Whitewashed Walls in the Cottage Kitchen

It happened once again! Do you know, I’ve come to the conclusion that house building has turned me into a jellyfish?! All this “finishing” stuff has me flip flopping back and forth, as if I don’t have a mind to call my own!

I thought choosing the beautifying details of our home would be the cherry on top of the sundae, and I’ve been looking forward to it since we started building. However, over these past weeks, I’ve discovered it just isn’t so. Sometimes, I feel overwhelmed by all the options and choices that need to be made!

You remember how I outlined my kitchen for you in this post? How excited I was about it all? E-hem! All that’s changed now. So I thought I’d fess’ up.

Make yourself cozy, grab your favorite drink and let me tell you about one of those changes and how it came to be!

Whitewashed Walls in the Cottage Kitchen

 

How Whitewashed Walls Came to Be

I don’t know where the idea came from. Pinterest, I suppose. I’ve always loved the look of whitewashed wood, but never really thought about putting it in my home, much less my kitchen! We’d always planned to cover both our south and west kitchen walls with vertical wood paneling, but I was going to paint it the same creamy-yellow that was throughout the rest of our cottage.

At some point, I entertained the idea of whitewashing our kitchen cabinets. After deciding against it, the idea somehow transitioned to the paneled walls. And it stuck!

 

A Handy Man and Pine Boards

Our cottage is rustic, with free-hand textured ceilings, dark floors and pastel walls. I’m aiming for a sort of farmhouse feel combined with a colonial undertone!

Sounds strangely beautiful, doesn’t it?! Because I wanted an old world feel, I thought we could save time with the kitchen paneling by just tacking lumber into place, allowing the cracks to develop as they would.

But the handy man (my husband) thought it would look too tacky. And so? He took extra time to run our knotty pine boards through the table saw, creating a rustic, tongue and groove paneling.

Slightly tricky, without the proper equipment!

 

Whitewashing the Pine Boards

Once he finished his work, I created a whitewash, using our leftover ceiling paint. After mixing together 2 parts semi-gloss paint with 1 parts water, I then chose a wide paintbrush. We weren’t going for perfect coverage, and a brush was the right tool for the job!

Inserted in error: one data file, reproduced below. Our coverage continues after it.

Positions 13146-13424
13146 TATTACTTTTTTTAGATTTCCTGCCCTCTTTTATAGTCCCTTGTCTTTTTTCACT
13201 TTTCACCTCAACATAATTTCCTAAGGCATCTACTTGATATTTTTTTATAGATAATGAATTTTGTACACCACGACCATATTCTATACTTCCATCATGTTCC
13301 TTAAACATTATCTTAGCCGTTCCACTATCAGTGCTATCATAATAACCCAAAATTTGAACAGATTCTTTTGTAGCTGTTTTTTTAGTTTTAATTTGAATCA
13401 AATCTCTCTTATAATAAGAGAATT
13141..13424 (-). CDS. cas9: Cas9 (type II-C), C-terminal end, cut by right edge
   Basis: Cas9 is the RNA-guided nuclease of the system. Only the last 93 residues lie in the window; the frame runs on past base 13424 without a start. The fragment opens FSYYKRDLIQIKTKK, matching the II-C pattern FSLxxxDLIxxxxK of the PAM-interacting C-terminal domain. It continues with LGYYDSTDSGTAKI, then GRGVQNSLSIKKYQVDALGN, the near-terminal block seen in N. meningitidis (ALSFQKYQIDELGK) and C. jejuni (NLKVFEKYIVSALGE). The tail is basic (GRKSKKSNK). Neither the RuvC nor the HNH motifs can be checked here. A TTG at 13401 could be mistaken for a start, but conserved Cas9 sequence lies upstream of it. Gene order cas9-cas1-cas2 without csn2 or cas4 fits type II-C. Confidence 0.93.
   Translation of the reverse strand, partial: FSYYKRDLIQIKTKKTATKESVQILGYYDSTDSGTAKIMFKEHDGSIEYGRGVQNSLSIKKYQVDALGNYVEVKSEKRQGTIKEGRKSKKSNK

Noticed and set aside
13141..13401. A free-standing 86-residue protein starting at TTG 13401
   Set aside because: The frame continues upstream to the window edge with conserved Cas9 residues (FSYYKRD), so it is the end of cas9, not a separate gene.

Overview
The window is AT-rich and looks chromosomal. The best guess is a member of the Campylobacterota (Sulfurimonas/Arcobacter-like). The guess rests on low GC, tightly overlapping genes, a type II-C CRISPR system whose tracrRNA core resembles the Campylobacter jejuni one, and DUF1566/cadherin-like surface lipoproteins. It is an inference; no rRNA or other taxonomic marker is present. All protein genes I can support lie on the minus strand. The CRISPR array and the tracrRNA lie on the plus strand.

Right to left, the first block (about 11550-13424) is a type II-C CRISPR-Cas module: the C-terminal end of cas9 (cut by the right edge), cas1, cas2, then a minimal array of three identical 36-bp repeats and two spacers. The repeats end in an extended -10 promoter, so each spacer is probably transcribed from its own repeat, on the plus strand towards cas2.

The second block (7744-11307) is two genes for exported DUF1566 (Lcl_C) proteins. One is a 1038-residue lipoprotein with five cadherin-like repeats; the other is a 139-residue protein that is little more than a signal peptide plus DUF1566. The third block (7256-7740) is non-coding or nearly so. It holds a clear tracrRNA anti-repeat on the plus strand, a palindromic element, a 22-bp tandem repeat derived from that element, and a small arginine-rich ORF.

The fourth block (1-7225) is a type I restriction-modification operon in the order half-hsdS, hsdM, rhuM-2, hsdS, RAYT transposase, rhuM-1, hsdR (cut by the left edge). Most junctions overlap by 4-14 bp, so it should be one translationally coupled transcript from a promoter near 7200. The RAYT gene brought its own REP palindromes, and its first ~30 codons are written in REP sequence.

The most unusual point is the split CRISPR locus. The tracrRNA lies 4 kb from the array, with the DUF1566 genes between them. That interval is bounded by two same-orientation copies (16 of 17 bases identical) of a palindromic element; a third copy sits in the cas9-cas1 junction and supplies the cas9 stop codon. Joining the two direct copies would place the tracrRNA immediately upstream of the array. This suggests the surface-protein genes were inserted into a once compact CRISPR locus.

Swish, swish, swash!

The first coat dried quickly, and I had to admit I wasn’t a fan. Too much wood color for my liking! However, after applying a second coat, I decided whitewash was the thing for me!

Before applying a sealer, I touched up rougher areas where the pine’s color was still leaching through. This girl wanted white, but with the accent of knot holes and blemishes.

And then, each and every board was sealed with a light layer of water-based Varathane.

 

Siding the Kitchen

My man worked evenings and a full weekend, brad-nailing the whitewashed pine to our kitchen walls. One by one, the panels went up and slowly, the last of the insulation was covered.

Whitewashed Walls in the Cottage Kitchen

What a good feeling that was!

It didn’t turn out exactly like I’d envisioned. There are a few rough places on the pine boards where the wood color (even after three coats of whitewash) still leached through. In the wrong lighting, these places almost look…dirty. I suspect the open shelves and their many items will break things up and take care of this little problem. At least I hope so!

Whitewashed Walls in the Cottage Kitchen

I do think its lovely. With rustic white walls, dark floors and hickory counter tops, I believe I’m going to get the sweet, farmhouse-like feel I hoped to create.

And did you know, my man is currently building cabinets? We’ve had a color change on those as well! White is no longer an option, because white walls and white cabinets is just too much white for a well-worked in kitchen, so we’re going to paint them…but wait!

You’ll learn all about these details in another post, on another day! So be sure to come back, y’hear?

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